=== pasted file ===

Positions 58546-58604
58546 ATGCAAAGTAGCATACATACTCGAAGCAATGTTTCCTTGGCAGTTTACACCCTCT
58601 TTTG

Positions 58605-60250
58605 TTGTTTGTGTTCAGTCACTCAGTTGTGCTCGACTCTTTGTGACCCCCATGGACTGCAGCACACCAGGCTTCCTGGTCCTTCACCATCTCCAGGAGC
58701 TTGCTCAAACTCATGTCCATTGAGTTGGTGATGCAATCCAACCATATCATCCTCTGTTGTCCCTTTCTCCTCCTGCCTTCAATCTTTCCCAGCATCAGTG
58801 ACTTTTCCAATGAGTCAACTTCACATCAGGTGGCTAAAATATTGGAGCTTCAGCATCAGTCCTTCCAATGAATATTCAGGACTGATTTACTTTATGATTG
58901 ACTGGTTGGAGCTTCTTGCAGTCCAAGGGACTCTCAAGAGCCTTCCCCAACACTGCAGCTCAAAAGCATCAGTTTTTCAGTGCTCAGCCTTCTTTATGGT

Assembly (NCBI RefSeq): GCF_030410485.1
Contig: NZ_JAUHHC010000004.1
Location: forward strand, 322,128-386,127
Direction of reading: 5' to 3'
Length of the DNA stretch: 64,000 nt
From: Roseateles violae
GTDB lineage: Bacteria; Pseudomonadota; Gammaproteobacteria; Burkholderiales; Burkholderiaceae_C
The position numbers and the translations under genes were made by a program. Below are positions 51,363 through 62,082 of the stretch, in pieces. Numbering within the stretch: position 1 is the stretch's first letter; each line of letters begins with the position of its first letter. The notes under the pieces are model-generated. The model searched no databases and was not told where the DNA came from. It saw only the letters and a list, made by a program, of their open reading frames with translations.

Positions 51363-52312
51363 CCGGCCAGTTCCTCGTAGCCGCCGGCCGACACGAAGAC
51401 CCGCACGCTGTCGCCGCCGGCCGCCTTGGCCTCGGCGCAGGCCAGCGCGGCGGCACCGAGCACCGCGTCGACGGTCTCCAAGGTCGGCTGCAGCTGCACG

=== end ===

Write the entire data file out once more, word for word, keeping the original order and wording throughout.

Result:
Positions 58546-58604
58546 ATGCAAAGTAGCATACATACTCGAAGCAATGTTTCCTTGGCAGTTTACACCCTCT
58601 TTTG

Positions 58605-60250
58605 TTGTTTGTGTTCAGTCACTCAGTTGTGCTCGACTCTTTGTGACCCCCATGGACTGCAGCACACCAGGCTTCCTGGTCCTTCACCATCTCCAGGAGC
58701 TTGCTCAAACTCATGTCCATTGAGTTGGTGATGCAATCCAACCATATCATCCTCTGTTGTCCCTTTCTCCTCCTGCCTTCAATCTTTCCCAGCATCAGTG
58801 ACTTTTCCAATGAGTCAACTTCACATCAGGTGGCTAAAATATTGGAGCTTCAGCATCAGTCCTTCCAATGAATATTCAGGACTGATTTACTTTATGATTG
58901 ACTGGTTGGAGCTTCTTGCAGTCCAAGGGACTCTCAAGAGCCTTCCCCAACACTGCAGCTCAAAAGCATCAGTTTTTCAGTGCTCAGCCTTCTTTATGGT

Assembly (NCBI RefSeq): GCF_030410485.1
Contig: NZ_JAUHHC010000004.1
Location: forward strand, 322,128-386,127
Direction of reading: 5' to 3'
Length of the DNA stretch: 64,000 nt
From: Roseateles violae
GTDB lineage: Bacteria; Pseudomonadota; Gammaproteobacteria; Burkholderiales; Burkholderiaceae_C
The position numbers and the translations under genes were made by a program. Below are positions 51,363 through 62,082 of the stretch, in pieces. Numbering within the stretch: position 1 is the stretch's first letter; each line of letters begins with the position of its first letter. The notes under the pieces are model-generated. The model searched no databases and was not told where the DNA came from. It saw only the letters and a list, made by a program, of their open reading frames with translations.

Positions 51363-52312
51363 CCGGCCAGTTCCTCGTAGCCGCCGGCCGACACGAAGAC
51401 CCGCACGCTGTCGCCGCCGGCCGCCTTGGCCTCGGCGCAGGCCAGCGCGGCGGCACCGAGCACCGCGTCGACGGTCTCCAAGGTCGGCTGCAGCTGCACG